Article by the Eve Appeal
Despite gynaecological cancers being the second most common cancer among women in the UK and the world’s fourth biggest cancer killer, new research from gynaecological cancer research charity The Eve Appeal, today shows an alarming lack of awareness about the significance of identifying early signs and symptoms of gynaecological cancers.
Research from an Eve Appeal survey demonstrated that nearly three quarters of women (71%) have experienced a symptom which may be associated with gynaecological cancer, whilst a YouGov survey showed that nearly a fifth (19%) of women would wait 4 weeks or more before visiting a health professional about the main symptom associated with all gynaecological cancers – irregular vaginal bleeding. Furthermore nearly one in ten (8%) women would wait 4 weeks or more before seeking help for a lump or growth in the vagina and 5% of women say they would not visit a health professional at all for this symptom. This pattern is familiar across all the symptoms of gynaecological cancer.
Symptoms not thought to be ‘serious enough’
The most common reason for delaying seeking help is deeming symptoms ‘not serious enough’ – quite shockingly, a third (33%) of women give this as a reason; a figure which rises to a staggering 52% of women aged 16-24 and 45% of women aged 25-39. Embarrassment also plays its role in preventing women seeking advice at an early stage – an issue which needs to be addressed – with 18% saying they worry that they’d be seen by a male health professional.
Delaying seeking advice for signs and symptoms of gynaecological cancer, even by a few weeks, can have ‘significant consequences for women’ says Adeola Olaitan, Consultant Gynaecological Oncologist at UCL Hospital. “Instead of having ‘limited surgery for a small cancer, women may have to undergo more invasive and complicated procedures. Furthermore treatment of advanced disease is less likely to be successful and the chances of complications may be higher.”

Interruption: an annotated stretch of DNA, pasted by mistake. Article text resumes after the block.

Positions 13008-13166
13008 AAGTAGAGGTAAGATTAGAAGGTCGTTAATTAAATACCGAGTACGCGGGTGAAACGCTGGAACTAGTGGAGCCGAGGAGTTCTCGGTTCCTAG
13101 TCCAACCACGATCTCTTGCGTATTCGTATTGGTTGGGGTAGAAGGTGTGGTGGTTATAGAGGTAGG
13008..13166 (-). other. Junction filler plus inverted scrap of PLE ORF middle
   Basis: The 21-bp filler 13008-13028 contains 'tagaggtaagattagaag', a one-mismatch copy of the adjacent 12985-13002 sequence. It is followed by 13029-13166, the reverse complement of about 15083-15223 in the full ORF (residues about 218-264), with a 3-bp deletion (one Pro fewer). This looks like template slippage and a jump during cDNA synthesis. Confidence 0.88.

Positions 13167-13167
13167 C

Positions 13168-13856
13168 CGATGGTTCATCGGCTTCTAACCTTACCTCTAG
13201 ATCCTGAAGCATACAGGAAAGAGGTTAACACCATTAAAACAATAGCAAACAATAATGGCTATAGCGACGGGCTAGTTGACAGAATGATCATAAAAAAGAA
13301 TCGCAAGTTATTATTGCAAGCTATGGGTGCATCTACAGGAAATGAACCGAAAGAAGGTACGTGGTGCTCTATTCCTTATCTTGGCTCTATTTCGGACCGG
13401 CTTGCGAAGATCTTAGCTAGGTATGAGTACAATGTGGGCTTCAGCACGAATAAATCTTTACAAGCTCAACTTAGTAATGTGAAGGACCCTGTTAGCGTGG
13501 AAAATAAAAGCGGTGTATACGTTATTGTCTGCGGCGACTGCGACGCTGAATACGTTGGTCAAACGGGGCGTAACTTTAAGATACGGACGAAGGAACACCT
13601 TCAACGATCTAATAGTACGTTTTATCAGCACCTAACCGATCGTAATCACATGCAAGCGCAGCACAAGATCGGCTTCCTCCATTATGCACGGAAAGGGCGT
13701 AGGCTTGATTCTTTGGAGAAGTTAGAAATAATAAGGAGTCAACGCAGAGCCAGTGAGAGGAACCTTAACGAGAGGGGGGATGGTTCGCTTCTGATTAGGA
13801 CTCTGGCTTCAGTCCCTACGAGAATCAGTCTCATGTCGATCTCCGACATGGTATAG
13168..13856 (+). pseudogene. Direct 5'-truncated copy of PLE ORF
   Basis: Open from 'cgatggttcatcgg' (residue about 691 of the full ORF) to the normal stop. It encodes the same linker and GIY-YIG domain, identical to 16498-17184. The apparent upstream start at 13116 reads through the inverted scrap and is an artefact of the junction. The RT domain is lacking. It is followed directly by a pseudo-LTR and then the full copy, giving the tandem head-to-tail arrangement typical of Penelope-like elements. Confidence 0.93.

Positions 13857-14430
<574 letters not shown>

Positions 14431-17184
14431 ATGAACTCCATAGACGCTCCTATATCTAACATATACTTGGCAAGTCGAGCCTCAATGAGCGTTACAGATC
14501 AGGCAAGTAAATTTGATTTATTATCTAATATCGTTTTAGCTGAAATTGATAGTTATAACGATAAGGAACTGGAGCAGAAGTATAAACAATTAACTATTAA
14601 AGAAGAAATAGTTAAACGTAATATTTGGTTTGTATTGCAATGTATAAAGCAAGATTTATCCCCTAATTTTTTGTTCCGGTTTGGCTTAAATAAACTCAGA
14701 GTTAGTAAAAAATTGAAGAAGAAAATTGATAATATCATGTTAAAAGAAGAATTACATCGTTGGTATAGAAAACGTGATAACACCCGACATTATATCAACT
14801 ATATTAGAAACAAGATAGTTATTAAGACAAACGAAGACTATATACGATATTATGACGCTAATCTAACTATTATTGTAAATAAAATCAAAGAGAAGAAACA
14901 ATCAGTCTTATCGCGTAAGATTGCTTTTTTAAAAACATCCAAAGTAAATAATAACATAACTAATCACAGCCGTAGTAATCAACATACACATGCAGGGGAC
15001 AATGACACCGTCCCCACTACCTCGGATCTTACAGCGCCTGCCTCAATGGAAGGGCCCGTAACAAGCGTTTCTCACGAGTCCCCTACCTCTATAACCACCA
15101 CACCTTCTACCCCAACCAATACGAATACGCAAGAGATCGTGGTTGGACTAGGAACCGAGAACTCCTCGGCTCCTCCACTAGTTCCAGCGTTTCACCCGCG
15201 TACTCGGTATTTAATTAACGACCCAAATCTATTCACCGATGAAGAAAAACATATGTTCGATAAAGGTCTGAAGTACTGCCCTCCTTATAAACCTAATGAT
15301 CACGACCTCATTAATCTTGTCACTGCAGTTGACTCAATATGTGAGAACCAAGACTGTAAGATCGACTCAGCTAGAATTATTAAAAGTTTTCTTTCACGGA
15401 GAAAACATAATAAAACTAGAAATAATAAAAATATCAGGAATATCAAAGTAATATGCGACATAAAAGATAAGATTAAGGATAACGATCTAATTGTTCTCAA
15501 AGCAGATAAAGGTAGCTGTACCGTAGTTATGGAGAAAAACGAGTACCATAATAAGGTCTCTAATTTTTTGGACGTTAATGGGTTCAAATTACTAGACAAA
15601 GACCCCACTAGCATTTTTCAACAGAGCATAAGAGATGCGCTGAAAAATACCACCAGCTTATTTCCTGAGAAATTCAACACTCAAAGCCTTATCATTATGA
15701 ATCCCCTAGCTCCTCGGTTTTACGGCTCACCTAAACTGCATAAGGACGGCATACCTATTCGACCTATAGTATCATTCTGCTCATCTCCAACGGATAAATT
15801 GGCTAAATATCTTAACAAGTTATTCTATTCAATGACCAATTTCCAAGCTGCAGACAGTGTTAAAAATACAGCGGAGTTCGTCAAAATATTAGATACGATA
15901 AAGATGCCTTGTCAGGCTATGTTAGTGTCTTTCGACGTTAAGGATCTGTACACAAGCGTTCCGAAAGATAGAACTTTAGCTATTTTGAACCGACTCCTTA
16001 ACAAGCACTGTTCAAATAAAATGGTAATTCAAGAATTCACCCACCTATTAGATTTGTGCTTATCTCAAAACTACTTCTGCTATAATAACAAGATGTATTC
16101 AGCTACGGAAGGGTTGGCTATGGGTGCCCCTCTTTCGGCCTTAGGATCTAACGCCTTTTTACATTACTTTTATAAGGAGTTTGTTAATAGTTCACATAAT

The Eve Appeal have today launched a specialist nurse-led gynaecological cancer information service – Ask Eve. Delivered via confidential telephone and email support, those that are worried by, or are at increased risk of developing symptoms of gynaecological cancer are encouraged to Ask Eve as a first port of call if they’re delaying seeking help from a health professional. The service will also provide information to women with gynaecological cancer.
Women know their own bodies
The Eve Appeal’s gynaecological cancer nurse specialist Tracie Miles, who will lead the service says:
“In my role as a gynaecological cancer nurse specialist in the NHS, I increasingly see patients who ignore or downplay symptoms of gynaecological cancer such as unexplained vaginal bleeding or changes in vaginal or vulval skin.
“Women know their own bodies better than anyone else so my advice to them is: trust your instinct and if you are experiencing anything unusual then Ask Eve. The service is free and confidential and no question is a daft or embarrassing question.”
Natalie Percival, President of the National Forum Gynaecology-Oncology Nurses adds:
“Ask Eve will fill a big gap in information around some of the gynaecological cancers – especially womb cancer. As a specialist nurse, I know that women need an expert source of information to turn to when they have worries about gynaecological signs and symptoms. Awareness of gynaecological cancers is very low and often women ignore worrying symptoms before getting advice from a medical professional. This is why an information service that provides up to date information and that makes it easier for a woman seeking help is a great addition to the support that’s currently available.”
The new research from women’s gynaecological cancer charity The Eve Appeal is even more worrying in light of the rising rates of one of the ‘lesser known’ gynaecological cancers – womb cancer – with deaths from womb cancer set to rise 56% by 2030.
Athena Lamnisos, CEO of The Eve Appeal says: “Unfortunately the statistics around gynaecological cancers make for grim reading and until we can improve early diagnosis, we are unlikely to be able to dramatically improve incident and survival rates.
“Our research shows that there is so much more to do to raise awareness of the signs and symptoms of gynaecological cancer and to remind women that delaying seeking expert information and advice is not the smart thing to do. That’s where Ask Eve comes in.”